• Vertical organization: Groups with infrastructure, such as a hierarchy of decision making, a clear division of labor, and more staffing resources, are simply more effective and efficient online. Horizontal groups without bureaucratic systems are less likely to maintain high levels of digital use and online participation. 
  • Political Ideology: Groups on the right embraced the internet for a primary mission: to get their truth out about reviving the freedoms they believed were threatened. Conservative grassroots groups believe they needed to replace so-called “fake news” with their own political information online. Progressive groups were fragmented and often focused more on encouraging mass participation, rather than on mass information.

The rise of the internet 25 years ago unleashed a kind of revolutionary giddiness. Those most bullish believed it would fundamentally re-order nearly every corner of civilization, inevitably for the better.  The ultimate free market of ideas and commerce would create a new balance of power that favored citizens over giant organizations, companies and governments. In the place of Orwellian propaganda and old-school communication tools would be new technologies in the hands of the people. Personalization, participation, and pluralism would bring digital democracy. It was this euphoria around the internet’s democratizing potential that, instead, became the revolution that wasn’t.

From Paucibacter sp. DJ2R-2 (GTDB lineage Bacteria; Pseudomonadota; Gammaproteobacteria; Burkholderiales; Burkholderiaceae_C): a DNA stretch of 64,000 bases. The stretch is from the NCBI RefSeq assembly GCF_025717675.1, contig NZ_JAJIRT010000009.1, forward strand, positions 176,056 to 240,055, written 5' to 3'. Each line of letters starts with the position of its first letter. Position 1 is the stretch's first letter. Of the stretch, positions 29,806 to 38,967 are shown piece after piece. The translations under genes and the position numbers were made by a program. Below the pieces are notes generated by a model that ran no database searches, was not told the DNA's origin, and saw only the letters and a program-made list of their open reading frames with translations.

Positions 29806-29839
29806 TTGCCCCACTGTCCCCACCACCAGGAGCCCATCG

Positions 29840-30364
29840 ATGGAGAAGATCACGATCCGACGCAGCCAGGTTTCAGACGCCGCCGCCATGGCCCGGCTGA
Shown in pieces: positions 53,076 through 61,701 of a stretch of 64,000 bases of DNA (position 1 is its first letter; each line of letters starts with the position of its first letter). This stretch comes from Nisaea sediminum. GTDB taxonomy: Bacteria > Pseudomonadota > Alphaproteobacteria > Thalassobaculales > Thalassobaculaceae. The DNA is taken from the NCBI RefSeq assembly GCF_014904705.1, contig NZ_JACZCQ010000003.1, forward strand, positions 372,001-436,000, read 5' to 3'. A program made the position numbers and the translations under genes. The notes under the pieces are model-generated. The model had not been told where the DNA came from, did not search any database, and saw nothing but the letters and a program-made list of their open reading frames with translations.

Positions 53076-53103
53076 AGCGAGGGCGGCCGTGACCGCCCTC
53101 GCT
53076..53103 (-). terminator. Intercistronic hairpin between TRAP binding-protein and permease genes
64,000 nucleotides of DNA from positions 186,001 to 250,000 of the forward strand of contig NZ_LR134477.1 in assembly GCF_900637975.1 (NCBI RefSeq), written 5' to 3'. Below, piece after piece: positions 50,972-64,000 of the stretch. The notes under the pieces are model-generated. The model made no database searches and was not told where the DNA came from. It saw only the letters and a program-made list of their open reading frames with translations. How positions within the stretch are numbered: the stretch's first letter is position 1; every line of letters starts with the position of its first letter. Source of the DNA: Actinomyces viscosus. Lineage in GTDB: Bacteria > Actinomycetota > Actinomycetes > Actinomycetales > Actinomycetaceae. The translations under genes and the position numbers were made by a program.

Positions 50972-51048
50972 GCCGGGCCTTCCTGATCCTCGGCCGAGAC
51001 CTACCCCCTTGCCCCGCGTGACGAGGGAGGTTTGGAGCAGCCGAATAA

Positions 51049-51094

Schradie’s book reveals how conservative messages spread like wildfire long before talk of bots, fake news or Russian meddling. A highly motivated foundation of conservative and well-educated and resourced activists who held a distinct advantage all but drowned out whatever messages were coming from the left online.